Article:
Blueberry bushes can grow and fruit for generations with a little regular maintenance. First, you will want to site them in a sunny area that has well drained soil that is in the pH range of 4.5 to 5.0. Test the soil and adjust as needed. If the soil tests a higher pH level, sulphur should be added to the soil to reduce the pH level. Aged compost, coffee grounds, wet peat; pine bark and pine needles are ways to reduce the pH naturally.
They do require regular watering during the growing season, especially during the flowering and fruiting periods.
Many of the blueberry varieties are self-pollinating. However, for larger crop production at least two varieties of blueberries should be planted. As with all fruiting plants, for cross-pollination the two varieties selected should bloom at the same time.
Space plants about 5 feet apart in rows that are 6 to 10 feet apart, depending on space available. Plant in holes that are approximately 3 to 4 inches wider and deeper than their containers. Plant with the root collar just above the ground and fill in the holes with soil. Water well. It is normal for the soil level to drop after watering as the watering helps to remove the air pockets still left after backfilling. Apply more soil if the level dropped and then top with 3 inches of mulch. Surround the plant with mulch leaving a well at the plants base.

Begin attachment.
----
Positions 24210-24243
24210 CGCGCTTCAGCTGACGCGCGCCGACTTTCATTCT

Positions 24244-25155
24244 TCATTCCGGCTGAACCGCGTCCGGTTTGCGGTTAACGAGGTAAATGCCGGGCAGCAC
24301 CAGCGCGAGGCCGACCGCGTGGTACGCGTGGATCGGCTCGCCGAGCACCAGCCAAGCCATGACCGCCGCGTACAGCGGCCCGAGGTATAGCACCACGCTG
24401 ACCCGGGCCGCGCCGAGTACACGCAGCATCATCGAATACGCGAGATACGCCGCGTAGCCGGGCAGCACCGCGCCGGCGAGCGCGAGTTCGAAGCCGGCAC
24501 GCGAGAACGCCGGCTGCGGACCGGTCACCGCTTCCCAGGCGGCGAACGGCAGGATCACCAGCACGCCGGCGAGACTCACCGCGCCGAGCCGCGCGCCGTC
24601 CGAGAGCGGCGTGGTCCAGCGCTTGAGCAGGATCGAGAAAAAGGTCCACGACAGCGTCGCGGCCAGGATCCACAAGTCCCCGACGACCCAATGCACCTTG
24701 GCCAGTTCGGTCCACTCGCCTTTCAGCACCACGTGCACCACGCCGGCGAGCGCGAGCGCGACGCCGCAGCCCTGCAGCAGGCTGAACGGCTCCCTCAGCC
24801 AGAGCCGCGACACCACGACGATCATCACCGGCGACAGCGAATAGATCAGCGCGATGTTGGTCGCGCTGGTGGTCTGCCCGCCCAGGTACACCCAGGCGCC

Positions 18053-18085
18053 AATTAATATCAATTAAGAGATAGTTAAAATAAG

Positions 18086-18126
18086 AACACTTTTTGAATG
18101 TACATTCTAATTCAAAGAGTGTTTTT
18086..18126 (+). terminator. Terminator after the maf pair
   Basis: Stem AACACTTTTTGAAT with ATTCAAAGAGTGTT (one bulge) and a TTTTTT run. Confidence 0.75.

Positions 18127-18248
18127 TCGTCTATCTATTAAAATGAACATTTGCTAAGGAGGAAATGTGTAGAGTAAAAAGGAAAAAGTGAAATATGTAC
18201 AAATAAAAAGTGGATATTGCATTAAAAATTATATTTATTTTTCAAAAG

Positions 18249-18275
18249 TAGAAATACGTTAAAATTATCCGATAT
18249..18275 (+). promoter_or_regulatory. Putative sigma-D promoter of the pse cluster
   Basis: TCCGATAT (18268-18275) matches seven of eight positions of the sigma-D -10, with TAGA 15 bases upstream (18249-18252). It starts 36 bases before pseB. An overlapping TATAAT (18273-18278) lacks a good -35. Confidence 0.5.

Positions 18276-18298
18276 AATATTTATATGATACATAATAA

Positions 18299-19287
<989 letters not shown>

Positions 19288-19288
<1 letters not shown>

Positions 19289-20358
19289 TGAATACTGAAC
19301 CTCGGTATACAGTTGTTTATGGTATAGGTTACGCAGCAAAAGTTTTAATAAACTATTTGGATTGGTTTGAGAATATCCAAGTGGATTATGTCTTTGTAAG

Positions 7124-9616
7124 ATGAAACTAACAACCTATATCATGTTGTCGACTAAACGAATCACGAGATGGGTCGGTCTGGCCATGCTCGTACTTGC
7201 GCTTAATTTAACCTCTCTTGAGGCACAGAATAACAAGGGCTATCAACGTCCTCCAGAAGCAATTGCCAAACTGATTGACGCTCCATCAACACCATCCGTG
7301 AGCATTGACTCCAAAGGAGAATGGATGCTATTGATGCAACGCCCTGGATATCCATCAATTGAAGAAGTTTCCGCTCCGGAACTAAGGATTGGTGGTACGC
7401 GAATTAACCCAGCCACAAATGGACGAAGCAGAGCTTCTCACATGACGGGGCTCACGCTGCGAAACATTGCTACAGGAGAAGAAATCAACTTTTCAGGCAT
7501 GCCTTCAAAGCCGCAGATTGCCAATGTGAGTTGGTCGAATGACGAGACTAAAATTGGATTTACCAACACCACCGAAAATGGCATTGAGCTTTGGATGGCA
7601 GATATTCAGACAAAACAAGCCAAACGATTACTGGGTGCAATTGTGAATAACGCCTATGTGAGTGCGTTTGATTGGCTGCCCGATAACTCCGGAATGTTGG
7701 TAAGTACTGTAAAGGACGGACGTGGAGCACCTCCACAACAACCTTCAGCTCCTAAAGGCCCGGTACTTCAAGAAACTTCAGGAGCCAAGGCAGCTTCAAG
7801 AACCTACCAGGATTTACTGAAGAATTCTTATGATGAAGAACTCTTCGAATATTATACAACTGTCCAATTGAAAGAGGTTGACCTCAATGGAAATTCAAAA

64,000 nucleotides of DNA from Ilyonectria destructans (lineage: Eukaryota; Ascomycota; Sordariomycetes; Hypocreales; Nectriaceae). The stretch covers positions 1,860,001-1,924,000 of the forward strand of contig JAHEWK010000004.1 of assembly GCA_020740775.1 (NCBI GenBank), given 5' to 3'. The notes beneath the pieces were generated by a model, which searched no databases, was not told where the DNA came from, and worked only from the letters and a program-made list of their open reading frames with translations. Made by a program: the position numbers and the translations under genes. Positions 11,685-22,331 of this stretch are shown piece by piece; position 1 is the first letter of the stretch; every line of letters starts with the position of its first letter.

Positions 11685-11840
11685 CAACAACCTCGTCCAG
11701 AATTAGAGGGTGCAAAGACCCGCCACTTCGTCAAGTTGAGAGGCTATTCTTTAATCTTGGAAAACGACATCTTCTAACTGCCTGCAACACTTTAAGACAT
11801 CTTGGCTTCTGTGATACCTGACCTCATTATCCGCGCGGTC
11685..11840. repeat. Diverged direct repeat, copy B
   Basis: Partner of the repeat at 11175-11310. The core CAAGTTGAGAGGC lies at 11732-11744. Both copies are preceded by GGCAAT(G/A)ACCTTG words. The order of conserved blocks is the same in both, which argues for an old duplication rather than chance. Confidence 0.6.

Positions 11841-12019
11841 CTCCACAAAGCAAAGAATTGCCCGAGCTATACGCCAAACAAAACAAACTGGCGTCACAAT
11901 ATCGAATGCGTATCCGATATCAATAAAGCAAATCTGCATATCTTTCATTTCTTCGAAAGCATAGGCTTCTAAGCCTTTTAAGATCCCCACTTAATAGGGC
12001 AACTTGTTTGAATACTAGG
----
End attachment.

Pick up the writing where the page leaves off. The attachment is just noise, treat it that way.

Tip: After planting, cut off 1/3 of the top of the plant. For the next 3 years, cut off small weak lateral shoots and thin out excessive bushy growth. After the third year, begin cutting off the oldest wood each year.
As plants establish themselves, maintenance will consist of removing dead, broken, or diseased branches and generally shaping the bush. In spring during blooming, thin the blossoms out to prevent the branches from overloading and breaking from the weight of the fruit.
Fertilizing should be done based on the results of soil tests. If no soil test is available, apply about 2 tablespoons of fertilize per plant (granular timed release). This can be repeated in about 3 to 4 weeks.
Here is a link to the University of Kentucky Extension site with detailed pruning information on blueberry bushes to keep them healthy and producing for generations.
The berries are ready to harvest when they reach a full size and are dark blue in color. The best way to store the berries for use is to remove the stems and check them, wiping the berries off with a cloth if necessary and put them in a zip-lock type freezer bag. Do not rinse or wash the berries before freezing. Otherwise, the berries will turn mushy as they thaw. When baking items, such as muffins or bread puddings, add berries from the freezer directly into the batter. They will thaw and cook with the heat of the baking just perfectly without creating any blue reside in the mixture.